How well do you know your pubes?
Call it your magic carpet. Your bush. Your happy trail. There are plenty of names for pubic hair and plenty of rumors about your lady drapes, too. We turned to the experts to separate fact from fiction when it comes to the land down under.
Reality: Actually, quite the opposite. Pubic hair acts as a breeding ground for bacteria. “There’s no question that being hair-free in that area is cleaner simply because of the fact that the hair does provide bacteria,” says Wendy Askew, M.D., an ob-gyn with the Institute for Women’s Health in San Antonio. While researchers haven’t studied germs in pubic hair specifically, studies have shown alarming amounts of bacteria in Duck Dynasty-style beards, says Askew.
Still, many women incorrectly assume pubic hair protects them from genital warts and STDs that result from skin-to-skin contact. “Pubic hair alone is not sufficient enough to protect against STDs,” says Sejal Shah, M.D., a New York City dermatologist and RealSelf contributor. In fact, it could help the virus thrive. A Chinese study concluded HPV present in a man’s pubic hair could lead to HPV-related issues in their female partners.
Reality: This one varies from woman to woman. Many think pubic hair leads to less friction between the sheets, making sexytime a bit smoother. (And pubic hair does help cushion and protect the area, says Shah.) But, some women prefer the more intense feels that happen when they’re hair-free, adds Askew. “In theory, you can get more direct stimulation without that buffer,” she says. “It depends on how much women prefer, and how much stimulation or pressure they require to achieve orgasm, [as to whether] the hair may or may not be a hindrance.” So you do you, girl!
Reality: Ah, the classic “does the curtain match the drapes?” dilemma. Truth: The age-old expression is a sham. If you must know, check out a lady’s brows for a more accurate prediction. “For the most part, pubic hair tends to match eyebrow color, except that it’s a little bit courser,” says Askew.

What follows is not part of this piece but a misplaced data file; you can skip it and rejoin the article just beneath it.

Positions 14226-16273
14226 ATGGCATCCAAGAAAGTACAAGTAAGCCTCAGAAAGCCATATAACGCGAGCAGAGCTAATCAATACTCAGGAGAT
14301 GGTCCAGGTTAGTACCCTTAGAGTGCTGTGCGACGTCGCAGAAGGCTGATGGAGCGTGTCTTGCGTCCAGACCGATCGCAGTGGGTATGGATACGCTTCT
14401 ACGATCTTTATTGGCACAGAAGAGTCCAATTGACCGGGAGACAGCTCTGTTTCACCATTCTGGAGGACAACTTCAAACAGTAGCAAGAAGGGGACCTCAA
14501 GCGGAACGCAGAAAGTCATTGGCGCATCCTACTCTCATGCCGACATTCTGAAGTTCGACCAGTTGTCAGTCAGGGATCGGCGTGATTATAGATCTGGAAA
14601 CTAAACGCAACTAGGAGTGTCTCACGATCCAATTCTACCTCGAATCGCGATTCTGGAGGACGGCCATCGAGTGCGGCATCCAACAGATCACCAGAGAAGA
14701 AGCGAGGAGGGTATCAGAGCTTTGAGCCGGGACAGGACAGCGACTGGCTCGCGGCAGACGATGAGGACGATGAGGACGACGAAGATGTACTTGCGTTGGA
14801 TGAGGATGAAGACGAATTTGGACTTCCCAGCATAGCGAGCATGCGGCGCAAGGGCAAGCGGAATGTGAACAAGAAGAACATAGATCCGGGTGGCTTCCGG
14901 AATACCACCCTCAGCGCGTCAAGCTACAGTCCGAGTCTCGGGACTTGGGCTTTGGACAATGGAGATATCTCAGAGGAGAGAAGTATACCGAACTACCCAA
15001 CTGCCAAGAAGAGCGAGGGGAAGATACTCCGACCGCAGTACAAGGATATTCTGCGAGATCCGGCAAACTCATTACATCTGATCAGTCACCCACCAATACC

Reality: Thankfully—for groomers and those who go au naturel—the hair stops growing when it reaches a certain point, says Askew. “It will stop and basically stay at a certain level, and then it will shed and new ones will grow,” she says. The length at which it halts varies from person to person, but Shah says it generally stops between .5 and two inches. Eventually, it might even become thinner. “We typically see it after women go through menopause and they have hormone deficiencies,” says Askew. “A majority of women experience not only losing the hair—maybe they’ll go completely bald—but the hair will become much more sparse, much finer, and much less densely populated.”
Reality: You may just need to adjust your approach. (This is the right way to shave your bikini line.) “If you shave aggressively real close to the skin and don’t use some kind of emollient shave cream, you are going to be more prone to breaking or nicking the skin,” says Askew. “Then, the bacteria that live down there naturally have access to get under the skin and cause bumps and infections.” If smoothness is your goal, try a shave cream, waxing or laser hair removal.